Logistics profile: Keelan Whiteley

Supply Chain Graduate Keelan Whiteley in front of a docked cargo ship
Keelan at Immingham Bulk Terminal

Keelan Whiteley joined us in 2017 and now has achieved his first substantive role in our Logistics, Transport & Shipping Department. Read about his journey...

What’s your role and how long have you been in it?

In November 2018, I began my first substantive role as a Sourcing Lead within the Logistics, Transport & Shipping Department after joining the Supply Chain Graduate Scheme in September 2017. Within our department, we manage the complicated operation of moving millions of tonnes of steel every year, all across the globe.

The main part of my role includes sourcing and procuring logistics and transport contracts. This can include contracts for warehouses in mainland Europe, contracts for our rail operations – moving steel within the UK and into Europe, our road contracts – again, in UK and Europe, and more.

Part of the role that comes with this is the management of those logistics and transport contracts, assisting with the day-to-day requirements of the wider British Steel business with the main contracts that Logistics operate.

Why did you choose to work for British Steel?

The size, reach and reputation of British Steel were key factors in me initially choosing the company for my graduate scheme. I was excited about the potential of working for a company that could kickstart my career in a really positive way through the varying experiences and opportunities that would be available at a company of this size.

The assessment centre and interview with members of the Logistics team really helped cement my belief that there would be opportunities for me at British Steel. This has turned out to be true, with me starting a substantive role in November 2018, a great opportunity for me personally.

When I found out about the structure of the graduate scheme, this further convinced me that the opportunities and experience I could gain from the rotation element – 6-month placements in different roles / areas of your allocated business unit – would stand me in good stead for my career at British Steel as it really helps you understand key elements of the business and how they are all required to co-operate with one another.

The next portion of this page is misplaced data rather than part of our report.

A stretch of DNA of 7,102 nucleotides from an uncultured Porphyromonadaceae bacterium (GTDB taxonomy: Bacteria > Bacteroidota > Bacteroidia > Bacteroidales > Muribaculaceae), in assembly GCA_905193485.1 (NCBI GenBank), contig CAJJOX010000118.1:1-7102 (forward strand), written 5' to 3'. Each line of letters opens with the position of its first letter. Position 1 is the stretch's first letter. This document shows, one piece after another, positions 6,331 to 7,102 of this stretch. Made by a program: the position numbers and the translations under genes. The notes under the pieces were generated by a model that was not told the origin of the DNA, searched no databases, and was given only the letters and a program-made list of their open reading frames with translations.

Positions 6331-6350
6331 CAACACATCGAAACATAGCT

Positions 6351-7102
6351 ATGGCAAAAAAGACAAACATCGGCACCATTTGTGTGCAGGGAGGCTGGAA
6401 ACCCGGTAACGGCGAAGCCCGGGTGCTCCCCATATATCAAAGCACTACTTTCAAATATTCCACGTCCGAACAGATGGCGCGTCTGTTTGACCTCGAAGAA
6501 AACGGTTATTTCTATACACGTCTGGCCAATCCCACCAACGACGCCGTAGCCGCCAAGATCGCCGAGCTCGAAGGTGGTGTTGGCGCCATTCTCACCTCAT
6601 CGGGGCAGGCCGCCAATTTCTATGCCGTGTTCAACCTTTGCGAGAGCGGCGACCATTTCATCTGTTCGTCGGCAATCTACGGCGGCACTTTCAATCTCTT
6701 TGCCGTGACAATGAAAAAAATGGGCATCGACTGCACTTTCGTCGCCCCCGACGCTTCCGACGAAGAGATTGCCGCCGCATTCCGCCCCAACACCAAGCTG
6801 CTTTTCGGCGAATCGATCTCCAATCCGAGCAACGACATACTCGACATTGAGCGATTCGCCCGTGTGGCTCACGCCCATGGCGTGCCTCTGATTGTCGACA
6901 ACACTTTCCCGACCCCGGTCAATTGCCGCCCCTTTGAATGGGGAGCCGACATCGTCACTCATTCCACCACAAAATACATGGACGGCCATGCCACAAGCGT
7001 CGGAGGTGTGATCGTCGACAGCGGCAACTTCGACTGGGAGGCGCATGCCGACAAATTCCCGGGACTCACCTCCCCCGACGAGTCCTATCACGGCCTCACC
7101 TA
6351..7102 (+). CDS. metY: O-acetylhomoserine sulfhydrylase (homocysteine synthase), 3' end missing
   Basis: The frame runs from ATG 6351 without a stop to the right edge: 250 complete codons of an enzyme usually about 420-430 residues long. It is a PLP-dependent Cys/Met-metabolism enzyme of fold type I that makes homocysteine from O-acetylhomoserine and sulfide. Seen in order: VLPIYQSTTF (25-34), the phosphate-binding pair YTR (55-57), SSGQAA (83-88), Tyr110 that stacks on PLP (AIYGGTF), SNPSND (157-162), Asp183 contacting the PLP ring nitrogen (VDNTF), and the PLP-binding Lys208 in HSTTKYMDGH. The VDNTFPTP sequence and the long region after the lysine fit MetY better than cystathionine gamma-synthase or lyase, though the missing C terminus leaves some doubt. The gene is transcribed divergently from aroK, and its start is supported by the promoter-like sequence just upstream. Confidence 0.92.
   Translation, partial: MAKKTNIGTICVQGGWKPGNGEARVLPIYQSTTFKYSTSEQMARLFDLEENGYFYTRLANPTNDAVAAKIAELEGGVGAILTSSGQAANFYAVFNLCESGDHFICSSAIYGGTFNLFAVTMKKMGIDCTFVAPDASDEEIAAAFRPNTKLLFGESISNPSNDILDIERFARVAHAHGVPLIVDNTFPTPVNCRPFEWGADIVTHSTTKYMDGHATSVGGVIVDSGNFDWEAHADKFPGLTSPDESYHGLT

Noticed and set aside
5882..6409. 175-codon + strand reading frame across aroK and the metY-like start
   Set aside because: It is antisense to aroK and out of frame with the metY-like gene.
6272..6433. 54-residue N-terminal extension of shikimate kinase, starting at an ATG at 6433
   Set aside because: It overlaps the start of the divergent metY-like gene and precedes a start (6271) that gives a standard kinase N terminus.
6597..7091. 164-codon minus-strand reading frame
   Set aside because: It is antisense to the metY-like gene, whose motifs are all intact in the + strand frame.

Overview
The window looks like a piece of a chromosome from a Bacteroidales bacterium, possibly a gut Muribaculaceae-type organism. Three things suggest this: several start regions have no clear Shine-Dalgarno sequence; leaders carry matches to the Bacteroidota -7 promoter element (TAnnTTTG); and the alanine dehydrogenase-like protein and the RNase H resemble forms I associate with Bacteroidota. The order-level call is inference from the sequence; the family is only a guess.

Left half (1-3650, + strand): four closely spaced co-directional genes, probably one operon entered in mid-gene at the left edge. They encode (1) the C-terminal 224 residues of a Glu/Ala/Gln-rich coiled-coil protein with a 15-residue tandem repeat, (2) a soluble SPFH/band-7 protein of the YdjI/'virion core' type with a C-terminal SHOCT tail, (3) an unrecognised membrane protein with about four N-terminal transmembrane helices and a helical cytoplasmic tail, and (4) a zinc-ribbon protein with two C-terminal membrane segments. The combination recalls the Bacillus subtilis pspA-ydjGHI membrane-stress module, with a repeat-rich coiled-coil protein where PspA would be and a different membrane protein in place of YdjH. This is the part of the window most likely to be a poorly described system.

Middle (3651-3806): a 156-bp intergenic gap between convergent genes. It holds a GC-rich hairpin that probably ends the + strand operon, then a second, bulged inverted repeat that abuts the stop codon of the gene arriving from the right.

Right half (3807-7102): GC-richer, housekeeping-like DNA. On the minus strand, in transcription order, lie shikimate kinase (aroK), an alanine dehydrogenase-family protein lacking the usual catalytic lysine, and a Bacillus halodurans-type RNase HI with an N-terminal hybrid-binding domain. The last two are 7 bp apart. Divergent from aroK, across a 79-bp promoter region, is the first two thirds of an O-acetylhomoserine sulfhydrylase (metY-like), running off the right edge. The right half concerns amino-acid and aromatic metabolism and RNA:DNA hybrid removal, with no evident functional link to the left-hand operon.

How would you describe the culture of British Steel and how you fit into it?

The overwhelming sense you get from British Steel and its employees is that everyone wants the absolute best for the company. The emotional investment that everyone has in the company helps us drive the business to be the best that it possibly can be on a daily basis.

In addition, there is a real culture of health and safety at British Steel. It’s at the centre of everything we do. This is demonstrated in the dedication of the Health, Safety & Environment team and also in examples such as the regular company-wide WebEx sessions held by the executives for the employees; these always begin with an update on our safety performance.

How do you think your job at British Steel will help with your future career goals?

The responsibility I’ve assumed in my relatively short time in my substantive role shows the willingness of British Steel to allow younger, newer employees to assume important roles within the business, and allow us to make changes where necessary and possible. The role I now work in exposes me to experience that I know I wouldn’t be able to gain in any other job or any other company at this stage of my career.

This is invaluable for me personally, as it will allow me to enhance and improve my personal skills much faster than potentially possible in any other role, which will only ever be a positive for my future career prospects.

What is the best thing about working for British Steel?

Similar to my thoughts above, the best thing about working for British Steel is the exposure to industry, experience and responsibility that would be very difficult to come by in other workplaces. The chance for me to make a real impact on the business encourages me to keep working as hard as I can.

What do you find most challenging about working for British Steel?

The most challenging element remains coming to terms with the scale of the business. The most important part of my role is to make sure the contracts I procure serve the best interests of the wider business, not just the ‘bottom line’ of the Logistics department. Engaging all relevant stakeholders can be testing given the size of the company!

Keelan joined our Graduate Programme in September 2017 - watch his film from 2018...